Parties Agree To Contract In Oregon Trail Teachers' Strike

1115_strike.jpgThe three-week long teachers' strike in Clackamas County appears to be over, though first rank-and-file teachers and school board members will have to ratify the deal tonight in separate votes.

The details of the deal won't be public until after those votes. Rob Manning reports.

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Also on Wednesday's Oregon Considered

Police Ticket Bikes And Cars Alike

Church To Open Line Of Credit To Pay Abuse Claims

Chinook Tribe Commemorates Lewis & Clark Its Own Way

Posted by Michael Clapp

Make It Snow, Make It Snow, Make It Snow

1114_snow.jpgLast year at this time, area ski resorts were bare and brown. This year, Mother Nature is being kind to skiers and snowboarders.

Mount Hood Meadows, White Pass, and Lookout Pass, Idaho opened Friday. They join a lengthening list of Northwest ski areas that have started up weeks early.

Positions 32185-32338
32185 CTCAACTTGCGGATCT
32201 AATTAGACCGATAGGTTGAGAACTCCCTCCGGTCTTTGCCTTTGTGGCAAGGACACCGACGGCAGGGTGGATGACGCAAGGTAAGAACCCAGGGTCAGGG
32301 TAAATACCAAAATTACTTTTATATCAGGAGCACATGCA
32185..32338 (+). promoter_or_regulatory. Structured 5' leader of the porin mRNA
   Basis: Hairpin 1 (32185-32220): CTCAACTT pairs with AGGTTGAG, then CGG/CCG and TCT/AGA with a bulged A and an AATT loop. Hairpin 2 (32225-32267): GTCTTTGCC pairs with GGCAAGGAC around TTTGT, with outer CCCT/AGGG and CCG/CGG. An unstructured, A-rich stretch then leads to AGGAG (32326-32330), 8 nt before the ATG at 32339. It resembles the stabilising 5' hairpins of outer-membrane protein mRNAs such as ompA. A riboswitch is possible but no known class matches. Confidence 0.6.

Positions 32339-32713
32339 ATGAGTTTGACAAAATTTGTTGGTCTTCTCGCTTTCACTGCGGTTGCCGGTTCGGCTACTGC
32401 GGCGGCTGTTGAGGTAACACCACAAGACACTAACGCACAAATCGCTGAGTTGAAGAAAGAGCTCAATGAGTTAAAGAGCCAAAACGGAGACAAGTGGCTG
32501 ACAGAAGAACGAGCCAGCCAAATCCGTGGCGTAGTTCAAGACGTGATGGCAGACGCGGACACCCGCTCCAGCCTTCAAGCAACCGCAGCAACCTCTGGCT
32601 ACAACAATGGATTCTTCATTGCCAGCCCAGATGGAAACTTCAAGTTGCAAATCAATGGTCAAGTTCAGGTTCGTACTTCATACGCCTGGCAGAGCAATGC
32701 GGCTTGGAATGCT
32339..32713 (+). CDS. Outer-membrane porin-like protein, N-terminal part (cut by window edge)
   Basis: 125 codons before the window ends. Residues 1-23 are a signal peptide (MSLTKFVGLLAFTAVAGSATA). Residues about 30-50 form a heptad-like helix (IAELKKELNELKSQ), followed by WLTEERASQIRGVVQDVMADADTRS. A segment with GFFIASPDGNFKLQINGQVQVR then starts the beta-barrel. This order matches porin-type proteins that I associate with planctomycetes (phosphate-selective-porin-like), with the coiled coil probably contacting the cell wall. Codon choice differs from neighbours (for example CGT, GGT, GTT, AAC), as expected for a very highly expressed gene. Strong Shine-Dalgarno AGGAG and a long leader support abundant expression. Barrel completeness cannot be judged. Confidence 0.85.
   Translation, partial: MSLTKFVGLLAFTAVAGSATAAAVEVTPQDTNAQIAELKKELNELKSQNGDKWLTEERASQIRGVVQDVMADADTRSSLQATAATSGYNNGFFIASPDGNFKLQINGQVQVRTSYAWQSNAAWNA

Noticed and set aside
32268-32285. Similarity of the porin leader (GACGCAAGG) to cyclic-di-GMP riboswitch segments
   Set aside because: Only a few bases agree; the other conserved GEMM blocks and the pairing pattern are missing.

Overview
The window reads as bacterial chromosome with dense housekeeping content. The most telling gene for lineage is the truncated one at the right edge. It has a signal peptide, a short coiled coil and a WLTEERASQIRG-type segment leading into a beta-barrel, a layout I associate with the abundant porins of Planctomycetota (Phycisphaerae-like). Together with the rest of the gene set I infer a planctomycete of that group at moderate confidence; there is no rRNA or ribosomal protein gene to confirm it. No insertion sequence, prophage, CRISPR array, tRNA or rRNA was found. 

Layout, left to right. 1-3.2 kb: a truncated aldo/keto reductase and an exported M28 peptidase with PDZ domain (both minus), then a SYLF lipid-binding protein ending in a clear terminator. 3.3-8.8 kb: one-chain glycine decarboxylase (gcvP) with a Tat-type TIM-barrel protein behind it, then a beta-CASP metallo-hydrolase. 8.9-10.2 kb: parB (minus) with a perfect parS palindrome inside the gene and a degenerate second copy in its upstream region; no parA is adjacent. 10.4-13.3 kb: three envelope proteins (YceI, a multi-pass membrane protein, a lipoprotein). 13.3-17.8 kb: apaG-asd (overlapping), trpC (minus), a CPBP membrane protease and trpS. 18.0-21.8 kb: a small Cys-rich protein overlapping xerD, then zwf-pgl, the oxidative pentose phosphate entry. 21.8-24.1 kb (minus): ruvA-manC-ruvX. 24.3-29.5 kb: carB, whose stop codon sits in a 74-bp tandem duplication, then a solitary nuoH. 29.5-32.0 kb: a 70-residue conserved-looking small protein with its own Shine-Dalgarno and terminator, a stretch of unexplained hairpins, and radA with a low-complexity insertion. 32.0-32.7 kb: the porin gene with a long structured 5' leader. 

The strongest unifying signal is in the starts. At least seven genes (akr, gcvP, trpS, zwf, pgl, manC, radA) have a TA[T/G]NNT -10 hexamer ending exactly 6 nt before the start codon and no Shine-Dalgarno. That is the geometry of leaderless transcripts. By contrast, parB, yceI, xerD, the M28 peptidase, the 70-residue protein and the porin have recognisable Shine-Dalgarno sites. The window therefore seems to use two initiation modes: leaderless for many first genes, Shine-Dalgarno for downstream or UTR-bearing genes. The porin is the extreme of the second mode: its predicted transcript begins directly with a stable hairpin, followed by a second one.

Even though the white stuff is falling, some resorts are hedging their bets. They're investing lots of money in snowmaking machines.

Correspondent Tom Banse reports.

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Also on Tuesday's Oregon Considered

You Write The Check, But Where Does Your Tax Dollar Go?

Church Bankruptcy Plan Already Being Argued

Beaverton Board Rejects Metro Schools Tax

Mercy Corps Continues Work In Pakistan

Posted by Michael Clapp

Retracing The Lewis & Clark Journey

1114_clark.jpgIn 1803, a team of men led by Meriwether Lewis and William Clark set out from Pennsylvania to seek the western edge of the continent.

Exactly 200 years later, a team of history buffs, retirees and even a teenager set out to retrace the expedition -- by canoe and on foot.

Correspondent Elizabeth Wynne Johnson visited Chinook, Washington where they're marking their own arrival at the Pacific Ocean after a two-year journey.

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Lewis And Clark Exhibit Opening At Oregon Historical Society
Those wanting to celebrate the Lewis and Clark Bicentennial on the coast this weekend got a dose of the cold windy rain that the explorers complained of 200 years ago.

If you're looking for an indoor activity marking the anniversary of Lewis and Clark's arrival at the Pacific Ocean, the Oregon Historical Society has the most comprehensive showing of items from the expedition possibly since the journey itself.

Before opening the doors to the public this weekend, the Historical Society gave reporters -- including OPB's Colin Fogarty -- a sneak preview.

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Also on Monday's Oregon Considered